Eighty Defence Force personnel will take to the Whanganui River over three weekends to vie for places in a rowing team competing at the Henley Royal Regatta in England next year.
Their race will be a special centenary one, to mark 100 years since the Royal Peace Regatta in 1919, in which there were four Whanganui rowers in the New Zealand boat competing for the King's Cup.
The eight rowers, cox and two spares for the centenary race will be chosen during three try-out weekends based at the Union Boat Club in Whanganui. The officer in charge is Royal New Zealand Air Force Wing Commander Rhys Taylor, who is a rower and knows the river well.
He placed an ad on the Defence Force intranet, asking who would like to go, and got 80 responses. The prospective rowers are from all branches of defence, including civilians, and from all over New Zealand.
The first 22 were put through their paces on the weekend. Their coach, Rachel Gamble-Flint, a former United Kingdom rower, was pleasantly surprised by their skill level.
"It's going to be hard decision for her to make," Taylor said.
A hundred years ago the teams competing in the peace regatta were all people who had served in World War I and were waiting to go home.
They were from New Zealand, Canada, Australia, the UK and the United States. The Australian team won, and have kept the King's Cup in their country.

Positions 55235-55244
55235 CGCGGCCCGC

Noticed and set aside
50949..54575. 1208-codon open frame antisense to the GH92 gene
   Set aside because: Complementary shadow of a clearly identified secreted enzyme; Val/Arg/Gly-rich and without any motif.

Next year the same nations will be joined by crews from Italy, Germany and France. This time all the teams have to be mixed gender. The New Zealand team aimed to have four men and four women, Taylor said.
It will also have the original boat the Kiwis used in 1919. That "Army Eight" returned to New Zealand on a ship with the troops, and has been stored in and around Whanganui ever since. It's being restored and will be viewable, but not rowable.
The New Zealand crew chosen will spend three weeks in the UK - training and preparing, and getting to know people from other teams.
The regatta will be in the town of Henley-on-Thames, near London, before 100,000 people. For rowers, it's the pinnacle of a career, and similar to a world championship.
Taylor is excited about the race. He says it's an ideal project for Defence Force personnel because it relies on team spirit, commitment and overcoming adversity.